We have been concerned for years on the gradual economic decline of the New England/Northeast region compared to the rest of the United States, due in part because a fractured and poorly maintained transportation system discourages businesses from locating here and even drives away business, said NCI President Jim RePass in commenting on the Washington State regional transportation commission. I have visited Seattle a number of times and seen the kind of can-do spirit that exists there. I hope New England is smart enough to realize that other states arent going to wait for New England to get its act together, transportation-wise. Theyll just keep on attracting our businesses and residents to their neck of the woods.
The adoption of a new corporate maintenance policy this summer signals a shift in maintenance practices designed to utilize resources and manpower more efficiently, while improving the reliability and availability of the companys equipment and infrastructure.
Two important points are worth noting about the adoption of the policy. First, its the first time in recent history that a standard corporate maintenance policy that applies to both the Engineering and Mechanical departments has been instituted. Second, it initiates a shift in philosophy to Condition-Based Maintenance (CBM), in a manner very similar to that used by the U.S. Navy and NASA.
Photo: Amtrak InkSenior Vice President William Crosbie (L), Talgo Maintenance Supervisor Richard Vila and President and CEO Alex Kummant tour the Seattle Yard, as part of a look at West Coast and Pacific Northwest operations in October
Return to index
Condition-Based Maintenance is an approach to maintenance that stipulates that work is performed only when there is evidence of need, while making sure that safety, operational readiness and equipment reliability are managed in a cost-effective manner. The rules of evidence are contained in a body of knowledge called Reliability Centered Maintenance (RCM).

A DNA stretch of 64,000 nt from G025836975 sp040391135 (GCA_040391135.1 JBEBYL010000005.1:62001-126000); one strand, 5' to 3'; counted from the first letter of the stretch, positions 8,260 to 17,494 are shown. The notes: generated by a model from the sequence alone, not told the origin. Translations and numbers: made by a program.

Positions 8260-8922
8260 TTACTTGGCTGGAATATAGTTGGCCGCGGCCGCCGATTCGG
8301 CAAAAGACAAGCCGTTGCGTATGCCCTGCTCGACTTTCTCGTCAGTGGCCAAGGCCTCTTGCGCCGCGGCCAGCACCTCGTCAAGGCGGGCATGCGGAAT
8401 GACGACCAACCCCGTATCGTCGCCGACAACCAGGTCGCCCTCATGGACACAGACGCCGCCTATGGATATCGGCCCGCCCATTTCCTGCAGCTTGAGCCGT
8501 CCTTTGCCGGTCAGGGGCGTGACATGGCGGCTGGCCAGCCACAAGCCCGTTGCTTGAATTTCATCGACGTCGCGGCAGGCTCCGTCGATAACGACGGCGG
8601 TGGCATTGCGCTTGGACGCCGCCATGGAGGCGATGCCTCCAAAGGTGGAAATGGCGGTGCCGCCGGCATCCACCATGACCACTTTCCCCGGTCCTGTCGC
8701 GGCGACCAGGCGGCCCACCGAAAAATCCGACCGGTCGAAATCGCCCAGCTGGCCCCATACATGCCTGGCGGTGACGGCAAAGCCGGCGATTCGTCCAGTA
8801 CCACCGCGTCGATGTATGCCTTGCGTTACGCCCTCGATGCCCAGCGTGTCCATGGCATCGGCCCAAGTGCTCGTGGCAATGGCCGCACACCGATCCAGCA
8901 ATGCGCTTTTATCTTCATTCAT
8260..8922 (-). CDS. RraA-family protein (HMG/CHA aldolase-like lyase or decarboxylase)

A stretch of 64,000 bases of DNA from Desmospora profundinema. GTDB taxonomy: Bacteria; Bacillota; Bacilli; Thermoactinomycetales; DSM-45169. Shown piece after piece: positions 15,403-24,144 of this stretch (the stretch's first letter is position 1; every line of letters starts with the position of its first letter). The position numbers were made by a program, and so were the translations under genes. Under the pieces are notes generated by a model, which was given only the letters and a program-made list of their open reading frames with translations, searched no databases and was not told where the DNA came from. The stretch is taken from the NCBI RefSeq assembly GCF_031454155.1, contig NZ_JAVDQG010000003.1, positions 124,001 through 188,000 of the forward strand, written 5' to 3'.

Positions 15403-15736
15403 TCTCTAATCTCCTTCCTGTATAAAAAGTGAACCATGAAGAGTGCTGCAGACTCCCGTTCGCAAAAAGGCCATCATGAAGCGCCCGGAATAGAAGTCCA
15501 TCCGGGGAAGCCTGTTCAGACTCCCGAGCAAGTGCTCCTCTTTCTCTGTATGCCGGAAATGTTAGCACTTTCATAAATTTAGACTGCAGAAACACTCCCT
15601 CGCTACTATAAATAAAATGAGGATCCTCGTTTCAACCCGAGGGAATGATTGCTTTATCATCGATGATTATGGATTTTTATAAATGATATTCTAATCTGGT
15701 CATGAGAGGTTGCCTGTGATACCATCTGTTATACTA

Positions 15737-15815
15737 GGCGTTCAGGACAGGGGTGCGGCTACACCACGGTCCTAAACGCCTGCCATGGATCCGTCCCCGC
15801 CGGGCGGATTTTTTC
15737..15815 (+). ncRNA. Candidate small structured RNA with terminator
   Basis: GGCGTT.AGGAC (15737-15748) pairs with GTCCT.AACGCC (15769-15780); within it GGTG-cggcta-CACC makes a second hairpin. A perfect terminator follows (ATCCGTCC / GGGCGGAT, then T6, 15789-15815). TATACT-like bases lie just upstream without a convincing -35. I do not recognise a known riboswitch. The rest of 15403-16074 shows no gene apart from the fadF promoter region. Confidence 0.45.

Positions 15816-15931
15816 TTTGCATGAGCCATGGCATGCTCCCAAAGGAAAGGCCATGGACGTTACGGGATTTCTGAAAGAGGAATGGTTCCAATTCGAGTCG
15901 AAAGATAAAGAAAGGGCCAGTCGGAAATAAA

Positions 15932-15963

The evidence of need is determined by performing a Reliability Centered Maintenance analysis, which makes the best use of legitimate tasks and eliminates unnecessary scheduled maintenance requirements.
Think of RCM as how CBM is actually carried out on the shop floor. What RCM does is ask whether a specific maintenance task benefits the hardware and is actually worth doing given the safety, operational and economic consequences of the failure that the maintenance task is trying to prevent, said Ken Jacobs, deputy for Reliability Centered Maintenance.
The policy is not solely grounded in philosophy; it signals forthcoming changes in processes, procedures and support. Condition-Based Maintenance will be incorporated into current and future maintenance programs of the Mechanical and Engineering departments, utilizing the Reliability Centered Maintenance rules of evidence.
Initially focusing on Mechanical maintenance requirements, the approach to implementing RCM-based CBM to engineering maintenance requirements will be developed in concert with engineering department leadership.
The first RCM-validated maintenance program will be implemented on the shop floor in High Speed Rail in January 2007. RCM-validated maintenance programs for all other rolling stock and facilities will be developed and implemented over the course of the next two to three years.
Because the RCM review process inherently requires the participation of those who actually perform the work, Mechanical and Engineering employees will be involved in performing RCM analyses in their area of expertise.
The first of any Amtrak group to practice RCM in a formal way, the High Speed Rail Division has submitted a revised, RCM-validated Inspection Testing and Maintenance (ITM) Plan to the FRA for approval. The revised ITM, planned for implementation on Jan. 1, 2007, is the result of RCM reviews that took place this summer. Implementation of the revised ITM is expected to result in an increase in availability of High Speed trainsets from 75 percent to 85 percent, while preserving safe and reliable operation of Acela service.
Using RCM ensures that were not wasting time on maintenance that doesnt need to be done and using the time gained to focus on the things that really matter. It also allows us time to address chronic problems in a more targeted way were just working smarter, said High Speed Rail Master Mechanic Dave Schramm.
The corporate maintenance policy is published in Section 3.3.0 of the Amtrak Policy and Instruction Manual, which is available on the Intranet, under How We Work.
San Franciscos BART system tube
getting a $1.3 billion seismic retrofit
SAN FRANCISCO --- The Transbay Tube, a key section of the Bay Area Rapid Transit (BART) System, is getting a seismic retrofit to protect against earthquake damage, according to a story by MediaNews staff. The project, which is well under way, calls for sinking 180-foot-long and 10-foot-wide piles into the bottom of San Francisco Bay to protect the rail tube.